Osteoporotic fractures are an important cause of morbidity in children with glucocorticoid-treated rheumatic disorders.
This work aims to evaluate the incidence and predictors of osteoporotic fractures and potential for recovery over six years following glucocorticoid (GC) initiation in children with rheumatic disorders.
Children with GC-treated rheumatic disorders were evaluated through a prospective inception cohort study led by the Canadian STeroid-induced Osteoporosis in the Pediatric Population (STOPP) Consortium. Clinical outcomes included lumbar spine bone mineral density (LS BMD), vertebral fractures (VF), non-VF, and vertebral body reshaping.
A total of 136 children with GC-treated rheumatic disorders were enrolled (mean age 9.9 years, SD 4.4). The 6-year cumulative fracture incidence was 16.3% for VF, and 10.1% for non-VF. GC exposure was highest in the first 6 months, and 24 of 38 VF (63%) occurred in the first 2 years. Following VF, 16 of 19 children (84%) had complete vertebral body reshaping. Increases in disease activity and body mass index z scores in the first year and declines in LS BMD z scores in the first 6 months predicted incident VF over the 6 years, while higher average daily GC doses predicted both incident VF and non-VF. LS BMD z scores were lowest at 6 months (mean –0.9, SD 1.2) and remained low by 6 years even when adjusted for height z scores (–0.6, SD 0.9).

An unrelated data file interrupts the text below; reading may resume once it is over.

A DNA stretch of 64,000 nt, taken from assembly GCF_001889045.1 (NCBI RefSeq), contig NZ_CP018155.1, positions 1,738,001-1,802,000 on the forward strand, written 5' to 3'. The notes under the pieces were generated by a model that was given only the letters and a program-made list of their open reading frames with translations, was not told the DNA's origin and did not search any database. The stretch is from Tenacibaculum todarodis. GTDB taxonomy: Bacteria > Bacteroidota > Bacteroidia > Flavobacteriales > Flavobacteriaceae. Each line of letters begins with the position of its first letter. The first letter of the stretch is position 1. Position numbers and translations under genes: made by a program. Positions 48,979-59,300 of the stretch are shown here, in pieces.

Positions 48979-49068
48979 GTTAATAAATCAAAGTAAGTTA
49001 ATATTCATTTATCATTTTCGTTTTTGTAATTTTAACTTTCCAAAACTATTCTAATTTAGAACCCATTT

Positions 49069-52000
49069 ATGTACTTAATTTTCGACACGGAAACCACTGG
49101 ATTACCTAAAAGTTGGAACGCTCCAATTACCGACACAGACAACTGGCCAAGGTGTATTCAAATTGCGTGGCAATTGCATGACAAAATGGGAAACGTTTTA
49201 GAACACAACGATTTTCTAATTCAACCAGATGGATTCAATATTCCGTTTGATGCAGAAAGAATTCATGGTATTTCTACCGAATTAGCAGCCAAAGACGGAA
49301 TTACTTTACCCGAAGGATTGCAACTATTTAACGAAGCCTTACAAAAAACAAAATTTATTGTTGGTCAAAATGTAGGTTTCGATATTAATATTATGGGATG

VF occurred early and were more common than non-VF in children with GC-treated rheumatic disorders. Eighty-four percent of children with VF underwent complete vertebral body reshaping, whereas vertebral deformity persisted in the remainder of children. On average, LS BMD z scores remained low at 6 years, consistent with incomplete recovery.